TERRE HAUTE —
A volunteer assisted Melissa Gallagher as they went from table to table at Light House Mission gathering items for her food basket: green beans and corn, stuffing and noodles, cranberry sauce and canned pumpkin.
They proceeded to another area, where Gallagher received a turkey, potatoes and bread.
The basket means a lot to Gallagher, 35, a single mother with four children. “This means the difference between eating and not eating,” she said Tuesday morning.
Thanks to the community’s generosity, the Light House Mission was able to distribute 1,148 Thanksgiving baskets this year, and Gallagher was one of the grateful recipients.
The century-old tradition almost didn’t happen this year, said Bonnie Wallace, the mission’s director of development. “We knew this was going to be a hard winter,” she said, and the mission’s top priorities are to shelter people, feed residents three meals a day and provide meals to the community.
“The colder the winter, the more our numbers go up,” she said.
At first, the mission didn’t believe it had the resources to provide Thanksgiving baskets this year.
“It broke our hearts we weren’t going to be able to help people at Thanksgiving,” Wallace said. “But because of the community stepping up and saying we’ll help, we were able to do 1,148 baskets, which we think is fantastic.”
Terre Haute Ministries got involved and conducted a radiothon. While it didn’t reach a $30,000 goal, it eventually did raise more than $10,000.
Other donors helped bring the amount raised to around $17,000.
In addition, the Sycamore Ridge Strutters, a chapter of the National Wild Turkey Federation, donated about 150 turkeys, while another group donated 22 turkeys. “That helped us provide more baskets,” Wallace said.
The average price for each basket is $17.50. “It’s what you need for a basic Thanksgiving meal,” she said.
Last year, the mission gave away 1,636 baskets, so it is about 500 behind this year. But without the efforts of Terre Haute Ministries and others, no baskets would have been given. “Everyone in the community pulling together made this happen,” Wallace said.
Monday night, volunteers assembled about 500 baskets to give to 10 organizations, including Hamilton Center, the Terre Haute Housing Authority and Area 7; those groups, in turn, give baskets to their clients in need.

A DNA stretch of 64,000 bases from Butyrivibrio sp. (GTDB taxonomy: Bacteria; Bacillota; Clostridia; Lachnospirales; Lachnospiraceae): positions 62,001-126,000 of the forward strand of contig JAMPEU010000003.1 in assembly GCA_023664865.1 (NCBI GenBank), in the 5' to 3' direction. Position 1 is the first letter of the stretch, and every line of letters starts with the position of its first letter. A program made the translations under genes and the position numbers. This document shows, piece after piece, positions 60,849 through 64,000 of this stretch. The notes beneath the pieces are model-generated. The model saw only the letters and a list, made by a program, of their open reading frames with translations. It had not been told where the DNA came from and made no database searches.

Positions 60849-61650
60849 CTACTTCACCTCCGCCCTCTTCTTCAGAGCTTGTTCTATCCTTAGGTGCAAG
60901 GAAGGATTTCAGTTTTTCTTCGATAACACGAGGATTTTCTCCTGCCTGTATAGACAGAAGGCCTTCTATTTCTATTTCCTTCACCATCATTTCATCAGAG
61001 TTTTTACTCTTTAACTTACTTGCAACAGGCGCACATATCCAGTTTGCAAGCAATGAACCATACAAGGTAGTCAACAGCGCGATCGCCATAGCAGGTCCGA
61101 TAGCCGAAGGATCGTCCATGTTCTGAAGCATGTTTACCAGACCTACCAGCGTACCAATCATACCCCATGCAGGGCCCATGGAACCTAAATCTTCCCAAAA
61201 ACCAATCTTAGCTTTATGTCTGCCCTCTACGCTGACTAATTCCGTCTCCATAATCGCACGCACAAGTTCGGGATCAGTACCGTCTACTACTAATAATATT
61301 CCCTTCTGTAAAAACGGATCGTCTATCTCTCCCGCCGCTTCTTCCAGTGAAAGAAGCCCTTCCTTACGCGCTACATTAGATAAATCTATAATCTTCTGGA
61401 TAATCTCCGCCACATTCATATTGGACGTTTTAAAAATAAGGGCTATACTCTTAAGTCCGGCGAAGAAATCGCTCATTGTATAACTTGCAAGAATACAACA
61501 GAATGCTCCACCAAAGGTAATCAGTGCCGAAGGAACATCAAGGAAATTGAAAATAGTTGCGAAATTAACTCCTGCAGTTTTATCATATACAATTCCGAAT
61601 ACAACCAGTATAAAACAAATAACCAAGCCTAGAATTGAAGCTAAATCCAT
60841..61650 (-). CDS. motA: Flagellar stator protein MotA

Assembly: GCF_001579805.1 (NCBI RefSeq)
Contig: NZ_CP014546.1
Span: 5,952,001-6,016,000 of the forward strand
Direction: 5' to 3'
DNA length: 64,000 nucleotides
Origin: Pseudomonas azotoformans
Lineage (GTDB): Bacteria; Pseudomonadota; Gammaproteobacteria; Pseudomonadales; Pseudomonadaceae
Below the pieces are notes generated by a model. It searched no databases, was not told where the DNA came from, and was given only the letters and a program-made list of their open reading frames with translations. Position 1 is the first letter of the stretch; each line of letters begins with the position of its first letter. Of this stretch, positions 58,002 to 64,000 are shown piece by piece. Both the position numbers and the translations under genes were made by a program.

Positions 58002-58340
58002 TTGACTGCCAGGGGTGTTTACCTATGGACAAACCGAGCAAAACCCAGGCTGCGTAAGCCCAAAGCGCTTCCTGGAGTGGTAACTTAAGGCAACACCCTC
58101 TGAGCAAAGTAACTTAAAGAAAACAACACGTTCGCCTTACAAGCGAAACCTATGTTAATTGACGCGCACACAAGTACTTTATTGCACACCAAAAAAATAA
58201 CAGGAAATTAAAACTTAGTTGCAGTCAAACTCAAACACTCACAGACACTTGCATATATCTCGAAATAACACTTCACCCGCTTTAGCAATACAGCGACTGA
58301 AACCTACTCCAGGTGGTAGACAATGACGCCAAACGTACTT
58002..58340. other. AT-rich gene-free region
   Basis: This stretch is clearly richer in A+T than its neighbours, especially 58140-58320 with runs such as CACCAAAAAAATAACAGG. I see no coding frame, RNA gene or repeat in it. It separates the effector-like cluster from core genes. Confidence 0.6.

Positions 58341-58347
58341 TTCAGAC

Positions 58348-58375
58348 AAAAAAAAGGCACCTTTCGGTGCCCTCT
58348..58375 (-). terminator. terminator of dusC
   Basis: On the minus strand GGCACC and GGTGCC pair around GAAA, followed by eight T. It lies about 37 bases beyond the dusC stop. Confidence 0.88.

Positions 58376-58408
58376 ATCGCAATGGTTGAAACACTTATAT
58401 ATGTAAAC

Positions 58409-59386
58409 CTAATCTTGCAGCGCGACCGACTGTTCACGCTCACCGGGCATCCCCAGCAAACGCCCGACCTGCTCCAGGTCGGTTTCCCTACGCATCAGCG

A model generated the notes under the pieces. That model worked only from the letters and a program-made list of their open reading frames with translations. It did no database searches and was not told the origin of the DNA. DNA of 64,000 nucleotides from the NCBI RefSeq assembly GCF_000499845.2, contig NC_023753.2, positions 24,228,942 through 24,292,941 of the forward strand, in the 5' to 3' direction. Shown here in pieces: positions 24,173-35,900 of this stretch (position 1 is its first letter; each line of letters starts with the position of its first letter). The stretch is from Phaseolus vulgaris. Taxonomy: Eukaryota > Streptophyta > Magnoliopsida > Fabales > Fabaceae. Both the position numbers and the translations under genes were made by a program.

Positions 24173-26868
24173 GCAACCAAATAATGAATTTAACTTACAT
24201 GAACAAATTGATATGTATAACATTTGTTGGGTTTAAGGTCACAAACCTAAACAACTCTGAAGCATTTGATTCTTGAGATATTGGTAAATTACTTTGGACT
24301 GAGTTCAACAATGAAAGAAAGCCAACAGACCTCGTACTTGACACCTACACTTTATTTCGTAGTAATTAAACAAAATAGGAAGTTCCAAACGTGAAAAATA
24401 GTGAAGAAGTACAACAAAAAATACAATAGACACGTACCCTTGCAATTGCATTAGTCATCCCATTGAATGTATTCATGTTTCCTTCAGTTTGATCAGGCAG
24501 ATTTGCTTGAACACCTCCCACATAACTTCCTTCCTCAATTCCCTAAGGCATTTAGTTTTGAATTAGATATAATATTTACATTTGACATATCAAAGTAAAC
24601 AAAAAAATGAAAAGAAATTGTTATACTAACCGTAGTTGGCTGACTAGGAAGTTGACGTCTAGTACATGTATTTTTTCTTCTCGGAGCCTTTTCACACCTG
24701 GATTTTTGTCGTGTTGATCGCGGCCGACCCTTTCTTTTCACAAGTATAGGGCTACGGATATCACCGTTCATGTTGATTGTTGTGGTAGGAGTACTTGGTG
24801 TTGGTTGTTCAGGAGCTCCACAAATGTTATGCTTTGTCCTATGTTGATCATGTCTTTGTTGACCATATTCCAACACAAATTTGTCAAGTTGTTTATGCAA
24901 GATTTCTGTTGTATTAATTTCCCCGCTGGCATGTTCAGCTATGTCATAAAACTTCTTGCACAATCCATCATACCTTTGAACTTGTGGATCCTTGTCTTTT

On Tuesday, other recipients went to the mission for their baskets, which are put together assembly-line style, with different goods at each table in the mission’s dining area. Volunteers were available to help recipients carry the grocery bags full of goods.
“We can do 35 families every 15 minutes,” Wallace said. “That’s how we get through really quickly.”
Recipients must meet income qualifications and sign up through the Salvation Army.
The mission also arranges limited deliveries, primarily for homebound elderly. Again, volunteers do the deliveries.
Among those getting baskets Tuesday were Rebecca and Raymond Cuffle. “Without this, we wouldn’t have Thanksgiving dinner,” Rebecca Cuffle said. “Things are tight, especially when you are on a monthly income.”
They have three children; one is special needs and another has health problems. Rebecca’s husband is on disability.
She is thankful for Light House Mission and the food basket. “If it wasn’t for them, a lot of these people wouldn’t be able to have anything” for Thanksgiving, Cuffle said.
Also in line for a basket was Kaneesha Johnson, 24, who has a 3-month-old daughter. “I think it’s a good thing they are doing this for people who really don’t have a family to go to or don’t have enough money for Thanksgiving dinner,” she said.
Sue Loughlin can be reached at 812-231-4235 or email@example.com.